Tuesday, November 8, 2011

Cervical Spondylosis

> This name, with an air of sophisticated, simply refers to what happens with the vast majority of cervical spine of people as they age. The term spondylosis relates to an overgrowth of bone associated with aging of the column. To say that the osteophytes originate from a micro instability and disc degeneration is only a hypothesis still under discussion and not a truth already established. It is clear that a large percentage of patients, although not suffering from neck pain or other symptoms present, present a radiological spondylosis of the spine. In some people, however, spondylosis may be associated with osteoarthritis neck pain. The spondylosis is one of the final stages of disc degeneration

Cervical spondylosis:
The cervical spondylosis is a degenerative disease of the inter-vertebral discs and vertebrae of the neck, which you press the spinal canal compromising the movement.

This is a disease that most often affects the elderly but also middle-aged adults.

Symptoms of cervical spondylosis:
The cervical spondylosis produces a narrowing of the spinal canal in the neck, compressing the spinal cord or spinal nerve roots, and thus causing their dysfunction.

Symptoms may include:
* Unsteadiness when walking;
* Pain in the neck;
* Weakness in the legs;
* Loss of muscle mass in the legs.

The cervical spondylosis produces a narrowing of the spinal canal of the neck and compresses the spinal cord or spinal nerve roots, causing their dysfunction. Symptoms may be due to both a spinal cord compression injury to the nerve roots. The first symptom of spinal cord compression is usually the change in the floor. The movements of the legs can be up to the bumps and walking becomes unstable. It may hurt the neck, especially if the nerve roots are affected. Before or after the symptoms of spinal cord compression may develop weakness and thinning of the muscles in one or both arms.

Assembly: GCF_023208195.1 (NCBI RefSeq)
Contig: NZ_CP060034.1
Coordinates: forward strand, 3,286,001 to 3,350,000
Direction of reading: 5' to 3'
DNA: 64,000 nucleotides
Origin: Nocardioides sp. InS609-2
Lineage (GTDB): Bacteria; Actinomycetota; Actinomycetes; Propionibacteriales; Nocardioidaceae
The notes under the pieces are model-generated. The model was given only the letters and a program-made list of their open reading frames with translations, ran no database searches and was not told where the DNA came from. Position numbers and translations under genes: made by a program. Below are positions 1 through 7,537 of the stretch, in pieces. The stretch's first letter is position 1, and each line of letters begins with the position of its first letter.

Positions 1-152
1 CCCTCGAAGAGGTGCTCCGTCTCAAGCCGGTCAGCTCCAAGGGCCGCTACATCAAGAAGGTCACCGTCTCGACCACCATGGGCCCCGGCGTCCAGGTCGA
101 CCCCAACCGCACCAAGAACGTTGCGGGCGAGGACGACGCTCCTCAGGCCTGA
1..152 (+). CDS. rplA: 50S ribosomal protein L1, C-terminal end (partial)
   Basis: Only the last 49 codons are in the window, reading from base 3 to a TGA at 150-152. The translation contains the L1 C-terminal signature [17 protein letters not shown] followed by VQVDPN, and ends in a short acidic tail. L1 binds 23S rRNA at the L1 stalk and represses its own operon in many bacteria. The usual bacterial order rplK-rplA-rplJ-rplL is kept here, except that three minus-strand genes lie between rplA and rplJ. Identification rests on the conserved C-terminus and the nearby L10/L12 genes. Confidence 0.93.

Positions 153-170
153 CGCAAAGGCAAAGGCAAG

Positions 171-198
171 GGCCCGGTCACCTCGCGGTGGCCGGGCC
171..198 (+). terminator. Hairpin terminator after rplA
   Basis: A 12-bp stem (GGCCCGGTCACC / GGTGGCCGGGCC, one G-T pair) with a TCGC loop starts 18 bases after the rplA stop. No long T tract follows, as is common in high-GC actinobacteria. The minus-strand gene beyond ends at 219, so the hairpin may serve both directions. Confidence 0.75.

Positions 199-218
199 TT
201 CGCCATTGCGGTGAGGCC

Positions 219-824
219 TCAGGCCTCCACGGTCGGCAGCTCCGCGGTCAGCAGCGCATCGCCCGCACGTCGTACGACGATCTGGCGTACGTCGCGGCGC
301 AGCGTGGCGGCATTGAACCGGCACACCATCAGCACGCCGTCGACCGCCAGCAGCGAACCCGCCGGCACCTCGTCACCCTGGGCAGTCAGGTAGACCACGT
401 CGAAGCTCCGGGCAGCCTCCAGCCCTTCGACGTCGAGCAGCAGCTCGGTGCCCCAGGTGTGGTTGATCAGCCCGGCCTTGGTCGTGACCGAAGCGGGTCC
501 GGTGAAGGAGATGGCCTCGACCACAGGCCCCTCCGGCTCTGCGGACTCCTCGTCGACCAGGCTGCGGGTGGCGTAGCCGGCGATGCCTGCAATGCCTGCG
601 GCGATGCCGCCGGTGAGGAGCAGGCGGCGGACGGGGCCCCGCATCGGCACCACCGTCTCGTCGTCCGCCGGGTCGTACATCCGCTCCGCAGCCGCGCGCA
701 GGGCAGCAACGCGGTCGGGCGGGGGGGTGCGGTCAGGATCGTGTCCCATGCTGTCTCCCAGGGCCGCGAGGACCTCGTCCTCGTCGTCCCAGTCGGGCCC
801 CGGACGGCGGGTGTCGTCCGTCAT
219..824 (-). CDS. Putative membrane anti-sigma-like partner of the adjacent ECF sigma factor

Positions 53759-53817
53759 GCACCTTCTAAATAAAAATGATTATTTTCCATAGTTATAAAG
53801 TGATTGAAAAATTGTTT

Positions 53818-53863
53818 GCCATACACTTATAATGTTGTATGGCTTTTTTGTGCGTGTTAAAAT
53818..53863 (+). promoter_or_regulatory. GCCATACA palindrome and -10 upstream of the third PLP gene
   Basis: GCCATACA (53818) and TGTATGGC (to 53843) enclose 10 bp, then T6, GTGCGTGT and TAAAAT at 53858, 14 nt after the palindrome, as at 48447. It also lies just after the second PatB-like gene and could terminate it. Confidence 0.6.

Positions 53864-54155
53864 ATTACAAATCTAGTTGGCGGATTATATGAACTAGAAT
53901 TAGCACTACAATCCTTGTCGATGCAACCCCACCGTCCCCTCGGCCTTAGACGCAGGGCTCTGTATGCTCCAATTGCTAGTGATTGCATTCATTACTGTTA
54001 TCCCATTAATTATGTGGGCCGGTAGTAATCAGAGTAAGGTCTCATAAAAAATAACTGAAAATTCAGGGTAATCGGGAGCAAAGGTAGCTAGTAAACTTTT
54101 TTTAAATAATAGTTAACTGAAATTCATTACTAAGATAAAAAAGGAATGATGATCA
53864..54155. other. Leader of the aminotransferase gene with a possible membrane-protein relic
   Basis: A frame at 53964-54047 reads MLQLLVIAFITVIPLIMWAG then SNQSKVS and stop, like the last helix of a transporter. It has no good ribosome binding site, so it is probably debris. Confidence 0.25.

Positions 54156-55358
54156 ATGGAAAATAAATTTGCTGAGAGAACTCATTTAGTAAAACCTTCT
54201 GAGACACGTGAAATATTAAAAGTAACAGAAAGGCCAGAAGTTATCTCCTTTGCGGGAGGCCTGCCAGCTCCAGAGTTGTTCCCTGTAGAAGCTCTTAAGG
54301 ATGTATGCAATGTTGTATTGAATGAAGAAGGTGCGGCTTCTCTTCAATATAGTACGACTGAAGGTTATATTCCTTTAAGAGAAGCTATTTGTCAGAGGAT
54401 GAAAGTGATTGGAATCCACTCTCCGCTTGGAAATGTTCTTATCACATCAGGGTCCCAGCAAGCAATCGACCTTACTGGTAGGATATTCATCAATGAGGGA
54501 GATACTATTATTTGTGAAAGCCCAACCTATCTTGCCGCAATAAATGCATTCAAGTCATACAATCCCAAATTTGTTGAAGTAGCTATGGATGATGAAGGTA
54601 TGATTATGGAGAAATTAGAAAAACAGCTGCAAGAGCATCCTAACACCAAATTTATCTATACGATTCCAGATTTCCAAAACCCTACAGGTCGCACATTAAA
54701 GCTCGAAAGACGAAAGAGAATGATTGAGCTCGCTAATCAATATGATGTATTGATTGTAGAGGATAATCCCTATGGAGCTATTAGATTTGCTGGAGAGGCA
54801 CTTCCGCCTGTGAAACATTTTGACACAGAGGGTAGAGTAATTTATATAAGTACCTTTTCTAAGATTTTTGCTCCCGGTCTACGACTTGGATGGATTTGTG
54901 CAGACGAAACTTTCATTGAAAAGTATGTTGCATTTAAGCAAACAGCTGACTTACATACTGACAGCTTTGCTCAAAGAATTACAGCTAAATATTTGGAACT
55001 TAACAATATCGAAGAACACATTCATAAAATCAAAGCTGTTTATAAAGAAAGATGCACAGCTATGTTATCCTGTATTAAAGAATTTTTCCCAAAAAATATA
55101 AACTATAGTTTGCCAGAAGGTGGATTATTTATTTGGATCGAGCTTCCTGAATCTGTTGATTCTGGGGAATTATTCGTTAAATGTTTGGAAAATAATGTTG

Cervical Spondylosis treatment:
The simplest cases cervical pain, which are also the most frequent, in which there is impairment of nerve function, and are treated symptomatically with exercises designed to improve cervical range of motion, and correct posture when changed. In cases where there is only radiculopathy, one could try conservative treatment with anti-inflammatories, painkillers.

When these measures are not followed by functional recovery, may be indicated to surgical decompression. In cases where there is progressive myelopathy, treatment should be surgical decompression of the spinal cord.